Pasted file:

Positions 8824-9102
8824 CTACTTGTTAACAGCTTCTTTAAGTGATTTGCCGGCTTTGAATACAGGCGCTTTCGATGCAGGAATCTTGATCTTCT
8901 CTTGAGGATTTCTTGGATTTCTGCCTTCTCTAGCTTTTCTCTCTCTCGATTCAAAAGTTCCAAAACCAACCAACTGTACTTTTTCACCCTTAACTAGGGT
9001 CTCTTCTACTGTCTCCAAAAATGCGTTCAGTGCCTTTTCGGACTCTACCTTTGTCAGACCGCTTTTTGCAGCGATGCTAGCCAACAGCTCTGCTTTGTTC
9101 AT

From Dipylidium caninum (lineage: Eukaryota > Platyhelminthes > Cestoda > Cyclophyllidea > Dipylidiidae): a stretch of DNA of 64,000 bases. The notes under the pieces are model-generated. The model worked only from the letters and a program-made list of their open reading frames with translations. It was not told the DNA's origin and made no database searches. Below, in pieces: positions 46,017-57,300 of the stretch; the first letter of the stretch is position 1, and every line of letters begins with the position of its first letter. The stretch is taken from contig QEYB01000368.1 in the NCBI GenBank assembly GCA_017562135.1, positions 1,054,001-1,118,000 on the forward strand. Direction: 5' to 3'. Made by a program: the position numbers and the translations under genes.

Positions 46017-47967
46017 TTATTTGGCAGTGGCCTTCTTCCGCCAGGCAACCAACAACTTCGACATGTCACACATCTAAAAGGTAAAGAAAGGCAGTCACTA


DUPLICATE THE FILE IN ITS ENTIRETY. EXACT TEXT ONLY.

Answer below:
Positions 8824-9102
8824 CTACTTGTTAACAGCTTCTTTAAGTGATTTGCCGGCTTTGAATACAGGCGCTTTCGATGCAGGAATCTTGATCTTCT
8901 CTTGAGGATTTCTTGGATTTCTGCCTTCTCTAGCTTTTCTCTCTCTCGATTCAAAAGTTCCAAAACCAACCAACTGTACTTTTTCACCCTTAACTAGGGT
9001 CTCTTCTACTGTCTCCAAAAATGCGTTCAGTGCCTTTTCGGACTCTACCTTTGTCAGACCGCTTTTTGCAGCGATGCTAGCCAACAGCTCTGCTTTGTTC
9101 AT

From Dipylidium caninum (lineage: Eukaryota > Platyhelminthes > Cestoda > Cyclophyllidea > Dipylidiidae): a stretch of DNA of 64,000 bases. The notes under the pieces are model-generated. The model worked only from the letters and a program-made list of their open reading frames with translations. It was not told the DNA's origin and made no database searches. Below, in pieces: positions 46,017-57,300 of the stretch; the first letter of the stretch is position 1, and every line of letters begins with the position of its first letter. The stretch is taken from contig QEYB01000368.1 in the NCBI GenBank assembly GCA_017562135.1, positions 1,054,001-1,118,000 on the forward strand. Direction: 5' to 3'. Made by a program: the position numbers and the translations under genes.

Positions 46017-47967
46017 TTATTTGGCAGTGGCCTTCTTCCGCCAGGCAACCAACAACTTCGACATGTCACACATCTAAAAGGTAAAGAAAGGCAGTCACTA